March 04, 2019
Kerry Tucker, Ph.D., associate professor of anatomy at UNE College of Osteopathic Medicine (COM) and biomedical scientist in the Center for Excellence in Neurosciences, was elected to give an oral presentation at the annual meeting of the American Heart Association held in Chicago in November 2018.
“This was a fantastic opportunity to discuss my research with other experts in the field and to establish future collaborations with external collaborators at locations such as the Mayo Clinic,” Tucker said.
Tucker gave a detailed talk describing new research generated in his laboratory on the topic of heart development and congenital heart disease. This research was conducted by Ph.D. student Lindsey Avery Fitzsimons, M.S., a University of Maine Graduate School of Biomedical Science and Engineering and an instructor in UNE COM.
Congenital Heart Disease (CHD) is the most common birth defect. It is described as structural and functional abnormalities of the heart and the great vessels that develop prior to birth, as a result of genetic mutations.
Genetic mutations resulting in congenital heart disease cannot only compromise the viability of the fetus but also make the heart vulnerable to a lifetime of cardiac disease.
Research conducted by Fitzsimons and presented by Tucker focused on describing congenital myocardial dysfunction, which occurs when the heart muscle does not mature correctly. Fitzsimons has specifically examined a population of embryonic cells called the cardiac neural crest, a mysterious cell type that wanders all the way from the spinal cord to the developing heart, where it then directs crucial processes in the maturation of the heart.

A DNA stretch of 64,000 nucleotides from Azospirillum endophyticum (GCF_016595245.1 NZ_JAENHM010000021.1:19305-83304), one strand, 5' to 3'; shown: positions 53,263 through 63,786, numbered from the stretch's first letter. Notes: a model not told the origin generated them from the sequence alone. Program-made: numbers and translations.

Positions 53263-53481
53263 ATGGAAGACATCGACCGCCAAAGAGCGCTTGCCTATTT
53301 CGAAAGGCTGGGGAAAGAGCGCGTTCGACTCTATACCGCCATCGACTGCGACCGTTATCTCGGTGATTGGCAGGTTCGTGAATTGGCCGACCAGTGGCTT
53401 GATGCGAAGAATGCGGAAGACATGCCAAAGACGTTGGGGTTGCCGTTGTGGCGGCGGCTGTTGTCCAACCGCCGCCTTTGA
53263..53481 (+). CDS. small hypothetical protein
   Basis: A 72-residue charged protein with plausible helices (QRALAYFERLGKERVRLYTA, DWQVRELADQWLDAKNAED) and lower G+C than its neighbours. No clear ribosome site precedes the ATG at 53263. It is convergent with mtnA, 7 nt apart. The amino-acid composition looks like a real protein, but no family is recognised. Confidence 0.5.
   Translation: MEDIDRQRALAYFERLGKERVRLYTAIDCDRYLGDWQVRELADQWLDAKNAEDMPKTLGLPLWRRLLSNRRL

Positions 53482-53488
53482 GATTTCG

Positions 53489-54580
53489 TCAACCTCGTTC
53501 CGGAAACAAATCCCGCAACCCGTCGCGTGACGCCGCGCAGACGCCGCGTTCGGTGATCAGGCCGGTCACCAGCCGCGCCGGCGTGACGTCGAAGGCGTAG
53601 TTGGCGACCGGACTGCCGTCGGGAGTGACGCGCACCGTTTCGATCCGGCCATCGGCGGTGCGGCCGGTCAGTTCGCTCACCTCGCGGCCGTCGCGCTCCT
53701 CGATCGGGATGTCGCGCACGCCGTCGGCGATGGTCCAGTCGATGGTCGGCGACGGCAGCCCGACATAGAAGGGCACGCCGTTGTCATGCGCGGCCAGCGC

Educating people about CHD, as well as sharing ongoing research, is important to the mission of the Tucker Laboratory. Fitzsimons expressed a particular passion for this topic.
“We have to understand how the heart forms and builds itself normally, in a controlled environment and in the womb of the mother, in order to be able to predict and understand how the adult heart will respond to stress, trauma, injury and aging,” she explained.
The long-term goal of research in the Tucker Lab, as well as that of others in this field, is to refine other scientists’ and clinicians' understandings of the mechanisms leading to CHD so that we can ultimately develop better ways to treat and prevent these diseases.